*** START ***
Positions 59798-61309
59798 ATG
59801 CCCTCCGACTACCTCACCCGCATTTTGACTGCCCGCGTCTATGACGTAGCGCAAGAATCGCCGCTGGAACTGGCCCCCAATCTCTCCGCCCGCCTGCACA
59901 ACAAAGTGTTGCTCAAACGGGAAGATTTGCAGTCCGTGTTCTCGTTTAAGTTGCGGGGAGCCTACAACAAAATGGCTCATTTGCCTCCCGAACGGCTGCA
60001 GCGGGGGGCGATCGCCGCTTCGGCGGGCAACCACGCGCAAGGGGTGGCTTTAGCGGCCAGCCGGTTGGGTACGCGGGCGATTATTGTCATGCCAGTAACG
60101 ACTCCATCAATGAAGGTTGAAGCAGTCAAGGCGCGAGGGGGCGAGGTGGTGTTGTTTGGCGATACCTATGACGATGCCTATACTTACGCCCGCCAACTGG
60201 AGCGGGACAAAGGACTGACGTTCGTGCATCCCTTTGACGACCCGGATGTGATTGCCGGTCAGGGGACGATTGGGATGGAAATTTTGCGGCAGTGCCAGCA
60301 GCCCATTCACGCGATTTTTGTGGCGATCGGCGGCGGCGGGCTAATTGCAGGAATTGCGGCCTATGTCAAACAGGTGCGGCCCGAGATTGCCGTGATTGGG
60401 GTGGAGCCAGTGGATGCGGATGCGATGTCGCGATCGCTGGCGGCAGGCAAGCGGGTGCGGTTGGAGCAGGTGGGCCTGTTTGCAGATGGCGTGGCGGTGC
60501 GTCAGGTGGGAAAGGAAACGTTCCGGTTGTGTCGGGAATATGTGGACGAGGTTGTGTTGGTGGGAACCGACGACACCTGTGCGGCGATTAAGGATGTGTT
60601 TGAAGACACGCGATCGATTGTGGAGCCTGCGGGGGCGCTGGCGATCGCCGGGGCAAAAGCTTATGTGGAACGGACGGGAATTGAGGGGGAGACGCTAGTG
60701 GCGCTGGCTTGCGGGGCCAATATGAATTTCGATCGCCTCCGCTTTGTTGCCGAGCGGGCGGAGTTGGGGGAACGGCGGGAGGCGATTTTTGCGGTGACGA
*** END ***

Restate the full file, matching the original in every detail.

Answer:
Positions 59798-61309
59798 ATG
59801 CCCTCCGACTACCTCACCCGCATTTTGACTGCCCGCGTCTATGACGTAGCGCAAGAATCGCCGCTGGAACTGGCCCCCAATCTCTCCGCCCGCCTGCACA
59901 ACAAAGTGTTGCTCAAACGGGAAGATTTGCAGTCCGTGTTCTCGTTTAAGTTGCGGGGAGCCTACAACAAAATGGCTCATTTGCCTCCCGAACGGCTGCA
60001 GCGGGGGGCGATCGCCGCTTCGGCGGGCAACCACGCGCAAGGGGTGGCTTTAGCGGCCAGCCGGTTGGGTACGCGGGCGATTATTGTCATGCCAGTAACG
60101 ACTCCATCAATGAAGGTTGAAGCAGTCAAGGCGCGAGGGGGCGAGGTGGTGTTGTTTGGCGATACCTATGACGATGCCTATACTTACGCCCGCCAACTGG
60201 AGCGGGACAAAGGACTGACGTTCGTGCATCCCTTTGACGACCCGGATGTGATTGCCGGTCAGGGGACGATTGGGATGGAAATTTTGCGGCAGTGCCAGCA
60301 GCCCATTCACGCGATTTTTGTGGCGATCGGCGGCGGCGGGCTAATTGCAGGAATTGCGGCCTATGTCAAACAGGTGCGGCCCGAGATTGCCGTGATTGGG
60401 GTGGAGCCAGTGGATGCGGATGCGATGTCGCGATCGCTGGCGGCAGGCAAGCGGGTGCGGTTGGAGCAGGTGGGCCTGTTTGCAGATGGCGTGGCGGTGC
60501 GTCAGGTGGGAAAGGAAACGTTCCGGTTGTGTCGGGAATATGTGGACGAGGTTGTGTTGGTGGGAACCGACGACACCTGTGCGGCGATTAAGGATGTGTT
60601 TGAAGACACGCGATCGATTGTGGAGCCTGCGGGGGCGCTGGCGATCGCCGGGGCAAAAGCTTATGTGGAACGGACGGGAATTGAGGGGGAGACGCTAGTG
60701 GCGCTGGCTTGCGGGGCCAATATGAATTTCGATCGCCTCCGCTTTGTTGCCGAGCGGGCGGAGTTGGGGGAACGGCGGGAGGCGATTTTTGCGGTGACGA